Conservation leaders from across the country convened in Omaha, Nebraska for the 85th North American Wildlife and Natural Resources Conference hosted by the Wildlife Management Institute. Safari Club International Foundation was a proud sponsor and a large team from SCI and SCIF was on hand to represent the organizations.
The annual Conference consists of numerous sessions, workshops, and more than 150 separate meetings and functions. Conference attendees include the administrators of federal, state and provincial wildlife agencies, academic programs, heads of private conservation organizations, and other managers, scientists, researchers, officials and students of natural resources. The conference is a regular gathering of professionals to learn and exchange ideas, through a formal program, related meetings and other scheduled business, social and educational events.
Conference attendees gather for opening remarks from Tim McCoy, Deputy Director of the Nebraska Game and Parks Commission
SCIF staff attended a variety of sessions focused on biological, human dimensions, and social science research related to wildlife conservation priorities across the continent and several researchers with projects funded by SCIF were in attendance to discuss their work. Chronic Wasting Disease was understandably a hot topic for discussion, and SCIF continued making strides to bolster the organization’s CWD public information campaign through involvement with the National Deer Alliance and the Chronic Wasting Disease Alliance.
The Association of Fish & Wildlife Agencies’ International Relations Committee also met informally and SCIF staff was on hand to discuss issues and priorities related to the international conventions on endangered species, migratory species, and sustainable use wildlife management. Discussions also focused on this year’s World Conservation Congress hosted by the International Union for the Conservation of Nature.
SCI’s Government Affairs team participated in a formal meeting of the American Wildlife Conservation Partners (AWCP), a coalition of over 50 organizations linked together by their dedication to ensuring the vitality of our wildlife resources and providing for sustainable public use and enjoyment of those resources under the science-based management of the state and federal fish and wildlife agencies. SCI has been a member for nearly two decades.
The AWCP meeting included an address from Aurelia Skipwith, the Director of the United States Fish and Wildlife Service. Director Skipwith provided updates on a variety of agency priorities, including the potential delisting of wolves and grizzly bears and the legal challenges the USFWS faces with trying to move forward with the delisting process. She also provided updates on efforts to streamline the hunting rules and regulations at National Wildlife Refuges to align more closely with the rules and regulations of respective states.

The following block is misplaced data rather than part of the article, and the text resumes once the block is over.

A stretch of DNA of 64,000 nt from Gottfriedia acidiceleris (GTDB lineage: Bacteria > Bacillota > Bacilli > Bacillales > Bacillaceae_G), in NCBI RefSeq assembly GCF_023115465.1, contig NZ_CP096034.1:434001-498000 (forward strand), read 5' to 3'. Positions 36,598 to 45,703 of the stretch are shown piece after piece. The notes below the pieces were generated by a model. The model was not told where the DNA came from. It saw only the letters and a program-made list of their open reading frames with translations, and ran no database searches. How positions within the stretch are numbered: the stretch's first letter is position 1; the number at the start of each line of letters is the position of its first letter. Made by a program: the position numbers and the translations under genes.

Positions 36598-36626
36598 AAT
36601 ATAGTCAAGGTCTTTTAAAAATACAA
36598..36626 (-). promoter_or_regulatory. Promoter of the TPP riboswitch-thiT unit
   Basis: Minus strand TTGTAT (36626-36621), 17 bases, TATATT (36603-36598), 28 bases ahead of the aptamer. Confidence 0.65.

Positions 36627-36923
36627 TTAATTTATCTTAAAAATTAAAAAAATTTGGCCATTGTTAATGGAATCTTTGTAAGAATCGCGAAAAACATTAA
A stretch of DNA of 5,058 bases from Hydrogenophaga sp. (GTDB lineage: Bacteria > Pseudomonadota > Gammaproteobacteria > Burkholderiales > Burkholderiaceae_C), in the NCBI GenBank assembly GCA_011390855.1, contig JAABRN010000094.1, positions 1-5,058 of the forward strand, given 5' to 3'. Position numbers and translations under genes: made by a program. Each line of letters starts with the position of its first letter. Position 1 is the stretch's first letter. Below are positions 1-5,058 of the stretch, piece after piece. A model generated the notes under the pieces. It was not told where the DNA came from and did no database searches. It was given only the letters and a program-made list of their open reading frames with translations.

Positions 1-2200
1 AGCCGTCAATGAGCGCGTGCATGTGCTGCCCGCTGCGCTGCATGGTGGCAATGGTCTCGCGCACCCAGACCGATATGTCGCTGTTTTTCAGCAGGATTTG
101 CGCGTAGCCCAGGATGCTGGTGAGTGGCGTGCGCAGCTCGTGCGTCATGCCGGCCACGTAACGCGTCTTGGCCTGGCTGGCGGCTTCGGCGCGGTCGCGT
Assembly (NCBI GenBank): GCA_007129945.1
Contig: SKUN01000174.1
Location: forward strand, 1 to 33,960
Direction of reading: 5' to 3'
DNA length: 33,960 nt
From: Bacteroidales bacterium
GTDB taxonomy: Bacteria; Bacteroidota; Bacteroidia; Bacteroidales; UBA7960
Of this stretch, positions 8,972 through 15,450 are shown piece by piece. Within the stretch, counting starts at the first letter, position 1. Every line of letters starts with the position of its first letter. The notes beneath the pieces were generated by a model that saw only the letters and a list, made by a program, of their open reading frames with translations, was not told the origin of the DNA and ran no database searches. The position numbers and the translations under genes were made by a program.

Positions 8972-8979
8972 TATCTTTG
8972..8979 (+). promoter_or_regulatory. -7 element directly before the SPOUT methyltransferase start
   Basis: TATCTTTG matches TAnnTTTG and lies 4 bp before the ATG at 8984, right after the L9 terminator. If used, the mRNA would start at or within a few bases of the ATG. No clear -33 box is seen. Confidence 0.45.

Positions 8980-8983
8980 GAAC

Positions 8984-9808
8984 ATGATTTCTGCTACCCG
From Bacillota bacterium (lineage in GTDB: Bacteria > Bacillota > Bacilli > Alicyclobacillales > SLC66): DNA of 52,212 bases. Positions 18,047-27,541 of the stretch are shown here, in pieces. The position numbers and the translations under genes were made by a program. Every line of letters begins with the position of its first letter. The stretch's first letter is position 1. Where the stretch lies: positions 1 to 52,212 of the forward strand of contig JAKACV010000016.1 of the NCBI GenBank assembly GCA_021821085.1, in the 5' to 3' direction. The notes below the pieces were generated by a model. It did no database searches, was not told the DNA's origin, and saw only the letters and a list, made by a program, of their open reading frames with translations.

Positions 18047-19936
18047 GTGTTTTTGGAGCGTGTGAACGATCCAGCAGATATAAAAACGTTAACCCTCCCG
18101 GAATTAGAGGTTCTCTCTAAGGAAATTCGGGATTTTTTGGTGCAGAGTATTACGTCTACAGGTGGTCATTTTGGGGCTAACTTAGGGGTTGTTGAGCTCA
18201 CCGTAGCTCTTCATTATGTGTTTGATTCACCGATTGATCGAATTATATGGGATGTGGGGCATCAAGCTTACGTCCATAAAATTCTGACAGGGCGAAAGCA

The bulk of the AWCP meeting focused on updating “Wildlife for the 21st Century,” a document that outlines the collective legislative priorities and recommendations of AWCP member organizations. The latest edition will be the fifth version of the series. Previous volumes were provided to Presidents Bush, Obama, and Trump. The updated version will be distributed to the 2020 Republican and Democratic presidential nominees to help inform them of pressing issues related to wildlife conservation and our hunting heritage.
SCI staff also provided updates focused on issues surrounding the ongoing ballot initiative in Colorado related to wolves during the AWCP meeting. Additionally, SCI staff met with representatives from the Council to Advance Hunting and the Shooting sports to begin planning a presentation focused on legislative aspects of efforts to reduce barriers to hunting participation.
SCI’s legal team participated in the AFWA Legal Committee meeting. The meeting included presentations by attorneys from a number of state agencies on topics such as social media and anti-hunting sentiment, recovering civil damages for injuries to wildlife, and recent caselaw involving resident and non-resident hunting licensing. The legal team presented “Wildlife Law Jeopardy” to conclude the program. SCI’s staff also attended and participated in the International Relations Committee, Sustainable Use Committee, and Threatened and Endangered Species Policy Committee meetings.
SCIF is proud to have sponsored the conference, and both SCIF and SCI are grateful to have had a forum for productive discussions related to conserving wild places and wildlife things and protecting the freedom to hunt as a vital part of wildlife management in North America.